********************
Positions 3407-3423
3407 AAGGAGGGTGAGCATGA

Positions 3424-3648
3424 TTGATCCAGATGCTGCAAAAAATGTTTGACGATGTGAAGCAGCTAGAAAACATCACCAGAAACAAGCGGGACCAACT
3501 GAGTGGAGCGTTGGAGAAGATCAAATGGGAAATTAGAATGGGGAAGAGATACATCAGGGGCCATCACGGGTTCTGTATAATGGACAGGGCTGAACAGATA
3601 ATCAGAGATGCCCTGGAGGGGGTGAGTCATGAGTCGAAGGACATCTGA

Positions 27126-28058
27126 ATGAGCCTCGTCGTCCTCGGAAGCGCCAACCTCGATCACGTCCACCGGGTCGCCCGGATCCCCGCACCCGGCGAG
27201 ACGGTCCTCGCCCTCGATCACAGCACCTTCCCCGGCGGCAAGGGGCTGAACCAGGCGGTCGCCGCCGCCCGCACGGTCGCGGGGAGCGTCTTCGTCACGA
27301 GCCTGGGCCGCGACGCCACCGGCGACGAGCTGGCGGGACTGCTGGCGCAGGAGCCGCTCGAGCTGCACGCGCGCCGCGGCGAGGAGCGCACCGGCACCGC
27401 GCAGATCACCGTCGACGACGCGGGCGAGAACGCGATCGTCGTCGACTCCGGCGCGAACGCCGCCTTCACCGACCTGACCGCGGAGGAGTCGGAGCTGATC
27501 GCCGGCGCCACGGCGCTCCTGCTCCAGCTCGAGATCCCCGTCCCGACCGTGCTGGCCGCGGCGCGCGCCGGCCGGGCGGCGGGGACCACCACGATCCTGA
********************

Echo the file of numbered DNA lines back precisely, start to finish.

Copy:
Positions 3407-3423
3407 AAGGAGGGTGAGCATGA

Positions 3424-3648
3424 TTGATCCAGATGCTGCAAAAAATGTTTGACGATGTGAAGCAGCTAGAAAACATCACCAGAAACAAGCGGGACCAACT
3501 GAGTGGAGCGTTGGAGAAGATCAAATGGGAAATTAGAATGGGGAAGAGATACATCAGGGGCCATCACGGGTTCTGTATAATGGACAGGGCTGAACAGATA
3601 ATCAGAGATGCCCTGGAGGGGGTGAGTCATGAGTCGAAGGACATCTGA

Positions 27126-28058
27126 ATGAGCCTCGTCGTCCTCGGAAGCGCCAACCTCGATCACGTCCACCGGGTCGCCCGGATCCCCGCACCCGGCGAG
27201 ACGGTCCTCGCCCTCGATCACAGCACCTTCCCCGGCGGCAAGGGGCTGAACCAGGCGGTCGCCGCCGCCCGCACGGTCGCGGGGAGCGTCTTCGTCACGA
27301 GCCTGGGCCGCGACGCCACCGGCGACGAGCTGGCGGGACTGCTGGCGCAGGAGCCGCTCGAGCTGCACGCGCGCCGCGGCGAGGAGCGCACCGGCACCGC
27401 GCAGATCACCGTCGACGACGCGGGCGAGAACGCGATCGTCGTCGACTCCGGCGCGAACGCCGCCTTCACCGACCTGACCGCGGAGGAGTCGGAGCTGATC
27501 GCCGGCGCCACGGCGCTCCTGCTCCAGCTCGAGATCCCCGTCCCGACCGTGCTGGCCGCGGCGCGCGCCGGCCGGGCGGCGGGGACCACCACGATCCTGA